Yes, you'll be facing yearly late winter/early spring pruning + intermediate repruning of some stubborn branches that don't want to grow exactly as you said to them.
IMO, you got a wrong idea and should abandon it. There are plenty of evergreen shrubs for z8 that will serve the purpose of hiding the concrete foundation wall.

    Bookmark   August 7, 2007 at 1:48PM
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What ego said... with the exception that pruning it as severely as it would need to be would remove your blooms for the year. Then you just have a regular shrub.

    Bookmark   August 8, 2007 at 7:16PM
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Thanks for more information, ego45 and blue_velvet_elvis.

I guess it's not the right plant for my wall...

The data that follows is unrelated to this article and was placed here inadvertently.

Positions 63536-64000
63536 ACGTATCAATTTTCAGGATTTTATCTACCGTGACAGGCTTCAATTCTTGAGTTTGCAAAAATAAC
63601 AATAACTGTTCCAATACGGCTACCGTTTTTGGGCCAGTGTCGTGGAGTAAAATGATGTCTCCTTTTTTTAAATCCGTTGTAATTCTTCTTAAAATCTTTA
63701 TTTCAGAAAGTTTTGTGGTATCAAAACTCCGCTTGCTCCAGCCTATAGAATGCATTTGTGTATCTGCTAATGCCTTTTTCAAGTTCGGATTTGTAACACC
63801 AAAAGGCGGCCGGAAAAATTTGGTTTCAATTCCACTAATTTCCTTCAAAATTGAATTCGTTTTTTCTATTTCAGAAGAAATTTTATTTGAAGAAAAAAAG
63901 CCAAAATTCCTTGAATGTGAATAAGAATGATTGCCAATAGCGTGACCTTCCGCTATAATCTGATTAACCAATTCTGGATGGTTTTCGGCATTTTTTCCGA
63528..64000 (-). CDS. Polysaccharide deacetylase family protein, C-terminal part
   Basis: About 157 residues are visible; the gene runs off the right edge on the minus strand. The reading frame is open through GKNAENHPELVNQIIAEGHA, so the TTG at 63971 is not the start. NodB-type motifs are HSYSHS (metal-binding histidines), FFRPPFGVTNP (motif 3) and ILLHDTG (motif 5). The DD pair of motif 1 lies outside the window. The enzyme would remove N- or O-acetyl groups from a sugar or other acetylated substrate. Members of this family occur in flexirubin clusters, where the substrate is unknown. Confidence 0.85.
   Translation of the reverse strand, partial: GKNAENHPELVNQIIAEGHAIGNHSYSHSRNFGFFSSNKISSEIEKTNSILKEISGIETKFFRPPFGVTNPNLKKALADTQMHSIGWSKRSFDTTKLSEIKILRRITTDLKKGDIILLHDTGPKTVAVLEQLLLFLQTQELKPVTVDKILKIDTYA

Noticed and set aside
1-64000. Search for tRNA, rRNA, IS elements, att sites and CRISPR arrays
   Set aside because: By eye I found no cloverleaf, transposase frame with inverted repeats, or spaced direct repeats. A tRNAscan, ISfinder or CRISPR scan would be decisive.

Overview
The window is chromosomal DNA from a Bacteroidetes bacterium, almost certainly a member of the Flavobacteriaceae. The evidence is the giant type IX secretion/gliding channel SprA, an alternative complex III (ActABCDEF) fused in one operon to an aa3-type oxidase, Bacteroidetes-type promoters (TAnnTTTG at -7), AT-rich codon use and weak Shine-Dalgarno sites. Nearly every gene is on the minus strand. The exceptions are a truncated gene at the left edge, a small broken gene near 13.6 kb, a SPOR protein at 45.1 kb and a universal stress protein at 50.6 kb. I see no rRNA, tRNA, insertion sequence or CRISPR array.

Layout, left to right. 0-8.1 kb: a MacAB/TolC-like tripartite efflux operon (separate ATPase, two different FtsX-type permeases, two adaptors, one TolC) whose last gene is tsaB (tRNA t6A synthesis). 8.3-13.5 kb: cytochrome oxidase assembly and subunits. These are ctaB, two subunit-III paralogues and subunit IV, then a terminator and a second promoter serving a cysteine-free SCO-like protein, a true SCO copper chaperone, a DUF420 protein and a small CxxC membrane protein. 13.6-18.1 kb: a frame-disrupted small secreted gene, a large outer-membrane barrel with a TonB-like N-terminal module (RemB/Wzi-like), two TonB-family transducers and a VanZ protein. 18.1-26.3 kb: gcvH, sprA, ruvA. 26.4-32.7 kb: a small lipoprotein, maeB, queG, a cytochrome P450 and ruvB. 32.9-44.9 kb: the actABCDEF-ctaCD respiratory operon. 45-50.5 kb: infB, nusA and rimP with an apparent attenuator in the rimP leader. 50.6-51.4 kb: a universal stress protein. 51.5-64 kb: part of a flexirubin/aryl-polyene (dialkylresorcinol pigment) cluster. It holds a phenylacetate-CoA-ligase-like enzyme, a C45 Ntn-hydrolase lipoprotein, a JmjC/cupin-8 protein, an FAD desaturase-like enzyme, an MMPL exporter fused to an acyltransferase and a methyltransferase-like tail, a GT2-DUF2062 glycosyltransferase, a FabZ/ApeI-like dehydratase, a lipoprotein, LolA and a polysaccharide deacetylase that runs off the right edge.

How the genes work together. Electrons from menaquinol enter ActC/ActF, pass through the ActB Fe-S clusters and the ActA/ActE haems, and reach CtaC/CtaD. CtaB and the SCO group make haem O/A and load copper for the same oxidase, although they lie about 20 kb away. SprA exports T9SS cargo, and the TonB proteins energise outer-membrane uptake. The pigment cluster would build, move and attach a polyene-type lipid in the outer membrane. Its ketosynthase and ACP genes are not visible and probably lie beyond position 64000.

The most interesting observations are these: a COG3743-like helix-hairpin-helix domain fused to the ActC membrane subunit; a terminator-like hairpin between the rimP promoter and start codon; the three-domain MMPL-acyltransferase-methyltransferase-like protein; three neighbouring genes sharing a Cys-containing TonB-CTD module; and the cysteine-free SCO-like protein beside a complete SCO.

I just wanted to have nice flowers besides the evergreen leaves to look at. I tried evergreen cleamatis, but it won't really cover whole wall. I'll need to do more search. :)


    Bookmark   August 8, 2007 at 7:59PM
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Why not try gardenias. They bloom several times during the spring and summer and are evergreen. Beautiful! Check out the different varieties and see what you think.

They aren't limelights, but what is????!!!!!

    Bookmark   August 8, 2007 at 10:45PM
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I'm with Yellowgirl on this one. Perfect location. Beautiful plant.

You'll need to prune it every year and it's a spectacular flowering bush. This plant will turn your awful concrete wall into an artful concrete wall.

Prune it when it flowers and spread the LimeLight. I don't think this one could be in the same class as an annoying, cloying, dirty hedge. I've had those. You can see by its habit it's easily manageable. I'd rather be cutting flowers than messy leaves, any day.